Reducing Waste with Earth-Friendly Disposables

Reducing Waste with Earth-Friendly Disposables


Does it seem just a little bit contradictory to suggest that you can reduce waste by choosing to use disposables?

Most of the conversation so far this month on the topic of reducing waste has centered around choosing products that can be used over and over (Cutting Down on Waste in the Kitchen, Homemade Cloth Diaper Pattern and Reducing Waste by Choosing Cloth Diapers).

There are times, though, when the convenience of a disposable is ideal. On trips or at celebrations like birthdays or other large parties. For those wanting to choose products that are simple, sustainable and that play a role in stewarding the earth well, it’s important to know that there are other options out there.

Disposable convenience that won’t sit in a landfill.

Last summer, we attended the wedding of a Christian couple, who are very conscious of the consumer choices that they make. To serve their guests at the dinner reception, they opted for unbleached, sustainably produced and compostable plates, napkins and cutlery. It was so fitting and beautiful to me that their desire to honor the Lord in all their choices came through even in the way that they served their wedding dinner.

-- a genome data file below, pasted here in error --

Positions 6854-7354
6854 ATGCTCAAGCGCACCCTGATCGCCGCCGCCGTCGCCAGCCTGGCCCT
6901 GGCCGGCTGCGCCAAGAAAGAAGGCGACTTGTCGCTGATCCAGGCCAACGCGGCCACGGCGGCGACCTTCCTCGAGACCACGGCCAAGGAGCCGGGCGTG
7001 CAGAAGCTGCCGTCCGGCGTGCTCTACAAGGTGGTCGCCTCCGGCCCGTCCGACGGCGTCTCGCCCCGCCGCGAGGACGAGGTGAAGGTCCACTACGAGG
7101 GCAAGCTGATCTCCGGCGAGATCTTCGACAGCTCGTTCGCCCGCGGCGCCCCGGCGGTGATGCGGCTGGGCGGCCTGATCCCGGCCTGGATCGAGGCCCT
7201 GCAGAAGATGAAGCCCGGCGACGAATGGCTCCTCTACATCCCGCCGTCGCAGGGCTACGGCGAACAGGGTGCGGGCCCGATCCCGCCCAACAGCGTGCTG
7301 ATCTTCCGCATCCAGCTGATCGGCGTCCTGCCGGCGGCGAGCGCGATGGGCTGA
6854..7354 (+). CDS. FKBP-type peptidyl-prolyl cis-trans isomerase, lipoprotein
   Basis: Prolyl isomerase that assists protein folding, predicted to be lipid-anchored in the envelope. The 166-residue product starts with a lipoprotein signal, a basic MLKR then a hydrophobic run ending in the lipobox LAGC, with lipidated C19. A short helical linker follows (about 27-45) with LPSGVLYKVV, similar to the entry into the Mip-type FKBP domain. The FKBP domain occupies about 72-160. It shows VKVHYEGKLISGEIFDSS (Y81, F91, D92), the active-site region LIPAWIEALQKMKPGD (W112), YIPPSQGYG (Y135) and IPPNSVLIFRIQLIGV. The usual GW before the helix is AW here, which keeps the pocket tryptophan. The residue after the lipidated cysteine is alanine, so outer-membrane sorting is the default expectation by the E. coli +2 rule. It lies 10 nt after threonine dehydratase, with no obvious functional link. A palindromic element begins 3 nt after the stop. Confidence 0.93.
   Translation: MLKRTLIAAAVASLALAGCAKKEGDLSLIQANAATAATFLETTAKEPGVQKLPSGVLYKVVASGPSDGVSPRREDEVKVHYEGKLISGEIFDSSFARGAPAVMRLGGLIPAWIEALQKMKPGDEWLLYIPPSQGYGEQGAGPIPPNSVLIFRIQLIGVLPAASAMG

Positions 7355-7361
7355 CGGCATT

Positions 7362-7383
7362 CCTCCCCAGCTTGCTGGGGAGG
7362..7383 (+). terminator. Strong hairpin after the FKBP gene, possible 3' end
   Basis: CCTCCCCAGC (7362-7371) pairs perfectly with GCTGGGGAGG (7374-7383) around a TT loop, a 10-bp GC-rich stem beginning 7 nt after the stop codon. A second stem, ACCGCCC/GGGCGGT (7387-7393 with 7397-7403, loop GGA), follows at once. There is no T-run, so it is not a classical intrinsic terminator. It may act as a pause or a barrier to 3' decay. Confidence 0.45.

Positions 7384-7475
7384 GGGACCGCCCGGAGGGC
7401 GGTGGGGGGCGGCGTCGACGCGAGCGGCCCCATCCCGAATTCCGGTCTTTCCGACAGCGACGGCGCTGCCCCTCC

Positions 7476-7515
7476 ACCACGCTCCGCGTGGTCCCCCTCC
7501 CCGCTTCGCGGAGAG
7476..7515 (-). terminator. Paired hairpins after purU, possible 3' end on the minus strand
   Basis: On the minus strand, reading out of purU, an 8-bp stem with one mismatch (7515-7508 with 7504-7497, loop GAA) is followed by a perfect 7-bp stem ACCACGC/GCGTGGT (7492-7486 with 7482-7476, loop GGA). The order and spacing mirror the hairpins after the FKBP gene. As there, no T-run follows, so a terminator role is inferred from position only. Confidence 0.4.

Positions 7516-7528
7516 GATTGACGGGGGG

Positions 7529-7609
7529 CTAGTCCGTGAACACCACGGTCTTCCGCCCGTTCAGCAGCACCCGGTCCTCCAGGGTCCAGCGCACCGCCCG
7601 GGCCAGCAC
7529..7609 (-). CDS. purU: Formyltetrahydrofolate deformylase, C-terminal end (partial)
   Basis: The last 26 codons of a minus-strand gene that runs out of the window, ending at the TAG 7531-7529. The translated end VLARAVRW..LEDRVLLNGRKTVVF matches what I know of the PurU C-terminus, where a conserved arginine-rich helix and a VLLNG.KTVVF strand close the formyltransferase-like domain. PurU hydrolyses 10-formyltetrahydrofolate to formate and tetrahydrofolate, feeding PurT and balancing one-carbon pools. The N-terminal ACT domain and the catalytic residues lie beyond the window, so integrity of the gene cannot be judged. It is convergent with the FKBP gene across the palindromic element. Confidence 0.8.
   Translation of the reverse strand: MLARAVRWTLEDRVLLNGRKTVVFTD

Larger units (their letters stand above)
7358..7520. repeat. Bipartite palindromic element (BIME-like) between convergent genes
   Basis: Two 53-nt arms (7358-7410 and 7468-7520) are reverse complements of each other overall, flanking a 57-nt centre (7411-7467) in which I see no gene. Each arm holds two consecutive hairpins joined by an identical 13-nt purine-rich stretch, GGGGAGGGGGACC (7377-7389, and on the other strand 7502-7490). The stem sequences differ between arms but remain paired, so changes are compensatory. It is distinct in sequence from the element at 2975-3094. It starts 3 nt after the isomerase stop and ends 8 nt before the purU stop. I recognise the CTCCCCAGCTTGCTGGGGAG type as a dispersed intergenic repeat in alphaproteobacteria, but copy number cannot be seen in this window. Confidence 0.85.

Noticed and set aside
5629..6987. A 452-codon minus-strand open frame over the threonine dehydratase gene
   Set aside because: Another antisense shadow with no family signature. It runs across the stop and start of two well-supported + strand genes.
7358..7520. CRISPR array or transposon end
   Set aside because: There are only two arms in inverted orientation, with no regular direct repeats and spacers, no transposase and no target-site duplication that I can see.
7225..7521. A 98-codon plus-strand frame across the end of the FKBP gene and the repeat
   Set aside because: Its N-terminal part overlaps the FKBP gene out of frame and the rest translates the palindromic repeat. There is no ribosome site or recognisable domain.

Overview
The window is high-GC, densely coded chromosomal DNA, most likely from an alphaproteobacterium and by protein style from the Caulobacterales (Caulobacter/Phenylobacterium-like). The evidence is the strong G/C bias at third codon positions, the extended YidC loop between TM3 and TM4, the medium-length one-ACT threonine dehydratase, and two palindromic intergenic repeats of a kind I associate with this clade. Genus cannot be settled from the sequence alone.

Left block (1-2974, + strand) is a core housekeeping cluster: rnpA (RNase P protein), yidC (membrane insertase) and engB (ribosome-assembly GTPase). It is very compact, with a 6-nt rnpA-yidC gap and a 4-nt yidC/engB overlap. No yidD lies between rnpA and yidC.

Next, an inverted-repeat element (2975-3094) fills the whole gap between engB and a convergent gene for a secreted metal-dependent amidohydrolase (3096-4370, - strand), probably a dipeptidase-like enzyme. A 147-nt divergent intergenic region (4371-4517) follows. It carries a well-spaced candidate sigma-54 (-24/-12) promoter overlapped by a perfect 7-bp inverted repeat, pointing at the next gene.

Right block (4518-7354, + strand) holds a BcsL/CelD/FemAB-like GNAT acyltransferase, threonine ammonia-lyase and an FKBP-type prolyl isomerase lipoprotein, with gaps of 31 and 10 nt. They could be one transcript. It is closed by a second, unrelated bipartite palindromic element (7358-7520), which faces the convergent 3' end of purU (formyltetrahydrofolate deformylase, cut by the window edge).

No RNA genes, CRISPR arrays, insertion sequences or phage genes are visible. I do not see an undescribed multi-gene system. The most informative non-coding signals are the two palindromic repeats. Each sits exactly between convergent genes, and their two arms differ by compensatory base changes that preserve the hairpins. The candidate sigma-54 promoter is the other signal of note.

I regretted that I didn’t find out the name of the products that they used, and so I was thrilled when I was asked to review a local company, Saakori,  that is doing the same thing!

These plates are made of fallen palm leaves. They are simply pressed into shape in a heated press, without the use of any chemicals. When you’re finished with them, they can be put in the compost pile.

bamboo leaf plate process

And the end result? Earth-friendly, sustainable, yet disposable plates and bowls that are so gorgeous and unique looking I hated to have to discard of mine after using them!


Though I usually use my regular plates and mugs, I used Saakori plates to serve the members of the church caregroup that we host in our home. Everyone agreed that it was such a great idea and they commented on how sturdy the plates were as well.

Tanuja of Saakori was also kind enough to send me some of her mesh, reusable produce bags, another fantastic way to decrease waste by avoiding plastic produce bags.

produce bagsI already enjoy using mesh produce bags from my Moukisac, but thought that these bags were wonderful as well. They have a slightly larger and softer style mesh than my other ones, and I’m not sure that I have a preference between the two.

I’ve noticed that when I use either mesh bag, my produce seems to stay fresher for longer, and I just love getting through the cash register without a wad of plastic bags!

Disposables for me?

On the whole, I prefer to buy and use only products that can be reused. I know that most of you feel the same way.

There are, in my opinion, the odd times where a sustainable disposable option just might be a good fit. I often cringe when I go to church gatherings or other places where disposable dishes and cups are used, including styrofoam, the worst offender of all. Yet I understand the practicality of why disposables are the preferred options for these events.